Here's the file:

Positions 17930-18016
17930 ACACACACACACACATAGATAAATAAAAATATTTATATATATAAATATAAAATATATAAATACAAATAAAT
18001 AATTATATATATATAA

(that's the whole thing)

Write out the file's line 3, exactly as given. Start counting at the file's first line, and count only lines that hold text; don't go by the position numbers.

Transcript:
18001 AATTATATATATATAA